By 1913, the Elwha Dam had blocked salmon passage beyond the first five miles of the Olympic Peninsula’s Elwha River. This dam and another one, 13 miles from the mouth, are scheduled to start coming down next year—the biggest dam removal project ever in the United States. No one knows how the approximately 17 million cubic yards of sediment behind the dams will affect the area’s ecology once released. Gathering baseline data now will enable managers to judge the project’s success later.
Here is a sampling of the projects:
Joseph Cook, assistant professor of public affairs, supervised two graduate students on projects focused on dam removal—Ian Carins, ’10, on legal issues, and Elliot Levin, ’10, on economic issues.
Oceanography Professor Charles Nittrouer and Associate Professor Andrea Ogston are studying the Elwha River delta’s nearshore environment to determine the ecological effects of dam removal, in a project funded by Washington Sea Grant.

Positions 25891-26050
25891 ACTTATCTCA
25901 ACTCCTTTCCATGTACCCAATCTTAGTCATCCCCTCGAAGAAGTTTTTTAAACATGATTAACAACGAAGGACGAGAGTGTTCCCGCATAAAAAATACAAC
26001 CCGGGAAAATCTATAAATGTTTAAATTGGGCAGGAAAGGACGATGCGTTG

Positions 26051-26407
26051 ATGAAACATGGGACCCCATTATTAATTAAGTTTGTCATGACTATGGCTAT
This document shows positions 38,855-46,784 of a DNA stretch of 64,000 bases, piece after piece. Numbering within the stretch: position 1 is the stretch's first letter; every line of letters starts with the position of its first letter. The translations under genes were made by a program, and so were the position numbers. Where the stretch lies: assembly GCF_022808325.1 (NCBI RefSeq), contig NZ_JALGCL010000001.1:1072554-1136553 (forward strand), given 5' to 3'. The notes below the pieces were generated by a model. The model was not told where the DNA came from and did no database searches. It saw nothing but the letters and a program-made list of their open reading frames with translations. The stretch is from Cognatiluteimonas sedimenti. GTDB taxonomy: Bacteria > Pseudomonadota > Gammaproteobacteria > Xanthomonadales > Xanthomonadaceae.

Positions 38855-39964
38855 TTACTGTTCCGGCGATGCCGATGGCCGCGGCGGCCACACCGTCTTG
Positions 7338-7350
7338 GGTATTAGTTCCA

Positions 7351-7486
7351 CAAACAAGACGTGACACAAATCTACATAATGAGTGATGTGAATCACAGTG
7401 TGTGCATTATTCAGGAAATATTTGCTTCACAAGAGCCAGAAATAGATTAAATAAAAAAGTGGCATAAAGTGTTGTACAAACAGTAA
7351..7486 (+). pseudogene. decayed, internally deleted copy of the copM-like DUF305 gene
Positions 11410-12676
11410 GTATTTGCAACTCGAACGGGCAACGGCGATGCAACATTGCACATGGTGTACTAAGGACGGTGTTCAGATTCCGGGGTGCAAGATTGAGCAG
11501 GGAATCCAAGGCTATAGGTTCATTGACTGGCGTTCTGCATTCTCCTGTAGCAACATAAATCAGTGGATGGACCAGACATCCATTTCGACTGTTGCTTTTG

Ted Pietsch, professor in the School of Aquatic & Fishery Sciences and curator of fishes at the Burke Museum of Natural History and Culture, was principal investigator of the Elwha River Valley Biodiversity Project (www.elwhabiodiversity.org), which utilized the help of UW staff, students, schoolchildren, community members and local tribe members to catalog as many organisms as possible.
Christian Torgersen, USGS research scientist and assistant professor in the School of Forest Resources, continues to research adult fish distribution and patterns of abundance in the Elwha River.